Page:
Since we hadn't had a game together since the days of Mechaton, we used a demo format which Vincent Baker had posted on G+. I'll quote his post below.
It worked quite well, we had two short, tense games and then gave a demo for a fellow who had been playing warhammer. And that fellow has already said that he's built himself some frames and is looking forward to another game.
And here's some photos, my frames are the blue & gray ones:
Mobile Frame Zero: Game 1 by Bryan Rombough, on Flickr
Mobile Frame Zero: Game 2 by Bryan Rombough, on Flickr
Mobile Frame Zero: Game 3 by Bryan Rombough, on Flickr[/quote]
Vincent's demo rules:
One objective in the middle of the battlefield. Everybody gets two frames, one soldier and one hand to hand or one soldier and one artillery, nothing weird. I set the frames up myself in appropriate places on the battlefield, by eyeball*. Some in cover, some out. It's important that everybody has a frame at 5-6 away from the objective, but nobody has one closer.
Because everybody's sides are equal, everything on the board is worth 5 points to everybody, so I just say that: "in the full game, things are worth different points to different players, but here, everything's worth 5 points. You each have 2 frames so you each have 10 points. If you lose a frame, you lose 5 points. If you grab the objective, you gain 5 points."
Set the doomsday clock to 3. Expect to play 2 turns. "When the doomsday clock hits zero, whoever has the most points wins."
Since everybody's sides are equal, nobody has initiative. "In the full game, initiative depends on how many points you have, and maybe we'll see that next turn, but since everybody's equal, we'll just start on the dealer's left and go around."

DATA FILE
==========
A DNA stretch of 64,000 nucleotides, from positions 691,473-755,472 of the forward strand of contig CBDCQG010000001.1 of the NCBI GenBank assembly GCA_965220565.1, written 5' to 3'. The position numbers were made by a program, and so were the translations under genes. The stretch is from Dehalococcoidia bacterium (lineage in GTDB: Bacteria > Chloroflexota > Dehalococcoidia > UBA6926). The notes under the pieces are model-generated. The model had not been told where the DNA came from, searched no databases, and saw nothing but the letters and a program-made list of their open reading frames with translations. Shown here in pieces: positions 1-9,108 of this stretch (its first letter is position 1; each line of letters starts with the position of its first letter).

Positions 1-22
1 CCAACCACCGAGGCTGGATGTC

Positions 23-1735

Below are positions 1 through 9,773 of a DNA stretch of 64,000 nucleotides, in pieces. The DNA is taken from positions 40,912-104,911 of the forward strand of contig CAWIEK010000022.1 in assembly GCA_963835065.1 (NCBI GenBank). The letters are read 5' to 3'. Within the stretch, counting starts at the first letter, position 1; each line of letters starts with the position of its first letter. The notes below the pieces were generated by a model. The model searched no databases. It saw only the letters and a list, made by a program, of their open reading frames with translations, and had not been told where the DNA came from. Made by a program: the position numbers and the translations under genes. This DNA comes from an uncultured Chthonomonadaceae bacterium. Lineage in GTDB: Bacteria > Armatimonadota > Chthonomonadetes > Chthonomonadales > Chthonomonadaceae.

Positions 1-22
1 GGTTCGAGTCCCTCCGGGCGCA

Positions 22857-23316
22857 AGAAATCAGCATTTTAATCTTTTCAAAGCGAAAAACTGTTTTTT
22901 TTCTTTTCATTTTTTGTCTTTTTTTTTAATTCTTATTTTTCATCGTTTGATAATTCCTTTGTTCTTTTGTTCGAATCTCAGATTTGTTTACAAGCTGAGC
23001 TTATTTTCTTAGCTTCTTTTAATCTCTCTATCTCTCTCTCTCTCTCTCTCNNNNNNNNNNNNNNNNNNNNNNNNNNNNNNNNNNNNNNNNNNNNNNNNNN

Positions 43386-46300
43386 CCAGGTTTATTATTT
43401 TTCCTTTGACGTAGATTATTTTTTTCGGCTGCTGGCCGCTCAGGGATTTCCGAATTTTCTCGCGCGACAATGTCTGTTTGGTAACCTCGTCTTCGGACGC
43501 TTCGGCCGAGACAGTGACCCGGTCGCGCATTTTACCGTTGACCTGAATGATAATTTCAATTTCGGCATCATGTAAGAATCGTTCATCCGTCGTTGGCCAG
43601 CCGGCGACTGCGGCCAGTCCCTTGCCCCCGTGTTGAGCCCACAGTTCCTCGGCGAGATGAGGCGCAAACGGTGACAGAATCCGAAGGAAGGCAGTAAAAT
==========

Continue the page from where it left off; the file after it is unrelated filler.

If you're quick with the rules, this is a 15- or 20-minute demo for 3 players, maybe a 30-minute demo for 5. If somebody's not getting the rules, I try to just talk them clearly through the decisions their dice are asking them to make. "First choose your target. Now gather your dice: you get [these]. Roll 'em! Okay, now you need a defense number. Choose a blue or a white. Perfect. Now, do you want to move first, then attack, or attack first, then move? Great. Here's what we do..."
* Basically in roughly equilateral triangles whose sides are the length of direct fire range. Some of the triangles include the objective as a corner point, some don't. The idea is to put every frame at a moment of decision, and an easy way to do it is to put them just within direct fire range from an enemy or a goal.
Edit: added MF0 link